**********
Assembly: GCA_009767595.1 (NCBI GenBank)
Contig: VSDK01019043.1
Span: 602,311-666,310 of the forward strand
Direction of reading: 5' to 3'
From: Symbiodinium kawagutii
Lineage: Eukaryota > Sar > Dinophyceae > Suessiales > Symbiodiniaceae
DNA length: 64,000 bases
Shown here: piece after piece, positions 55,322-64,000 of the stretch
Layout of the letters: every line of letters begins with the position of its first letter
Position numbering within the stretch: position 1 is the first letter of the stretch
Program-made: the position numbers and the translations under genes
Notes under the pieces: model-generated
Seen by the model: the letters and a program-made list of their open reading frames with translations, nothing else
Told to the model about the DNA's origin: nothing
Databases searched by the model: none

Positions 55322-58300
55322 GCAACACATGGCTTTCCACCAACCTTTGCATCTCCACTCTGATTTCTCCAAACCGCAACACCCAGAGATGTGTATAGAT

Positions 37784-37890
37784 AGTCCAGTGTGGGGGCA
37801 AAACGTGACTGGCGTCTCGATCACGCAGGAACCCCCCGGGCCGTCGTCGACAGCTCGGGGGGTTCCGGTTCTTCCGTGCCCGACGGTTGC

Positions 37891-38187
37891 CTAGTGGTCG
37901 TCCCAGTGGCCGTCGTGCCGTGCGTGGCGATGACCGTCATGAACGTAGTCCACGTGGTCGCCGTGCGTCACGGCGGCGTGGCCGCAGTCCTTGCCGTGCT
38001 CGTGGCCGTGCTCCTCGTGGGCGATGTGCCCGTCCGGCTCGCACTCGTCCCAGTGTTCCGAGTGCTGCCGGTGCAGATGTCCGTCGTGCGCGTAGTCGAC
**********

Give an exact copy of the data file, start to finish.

Assembly: GCA_009767595.1 (NCBI GenBank)
Contig: VSDK01019043.1
Span: 602,311-666,310 of the forward strand
Direction of reading: 5' to 3'
From: Symbiodinium kawagutii
Lineage: Eukaryota > Sar > Dinophyceae > Suessiales > Symbiodiniaceae
DNA length: 64,000 bases
Shown here: piece after piece, positions 55,322-64,000 of the stretch
Layout of the letters: every line of letters begins with the position of its first letter
Position numbering within the stretch: position 1 is the first letter of the stretch
Program-made: the position numbers and the translations under genes
Notes under the pieces: model-generated
Seen by the model: the letters and a program-made list of their open reading frames with translations, nothing else
Told to the model about the DNA's origin: nothing
Databases searched by the model: none

Positions 55322-58300
55322 GCAACACATGGCTTTCCACCAACCTTTGCATCTCCACTCTGATTTCTCCAAACCGCAACACCCAGAGATGTGTATAGAT

Positions 37784-37890
37784 AGTCCAGTGTGGGGGCA
37801 AAACGTGACTGGCGTCTCGATCACGCAGGAACCCCCCGGGCCGTCGTCGACAGCTCGGGGGGTTCCGGTTCTTCCGTGCCCGACGGTTGC

Positions 37891-38187
37891 CTAGTGGTCG
37901 TCCCAGTGGCCGTCGTGCCGTGCGTGGCGATGACCGTCATGAACGTAGTCCACGTGGTCGCCGTGCGTCACGGCGGCGTGGCCGCAGTCCTTGCCGTGCT
38001 CGTGGCCGTGCTCCTCGTGGGCGATGTGCCCGTCCGGCTCGCACTCGTCCCAGTGTTCCGAGTGCTGCCGGTGCAGATGTCCGTCGTGCGCGTAGTCGAC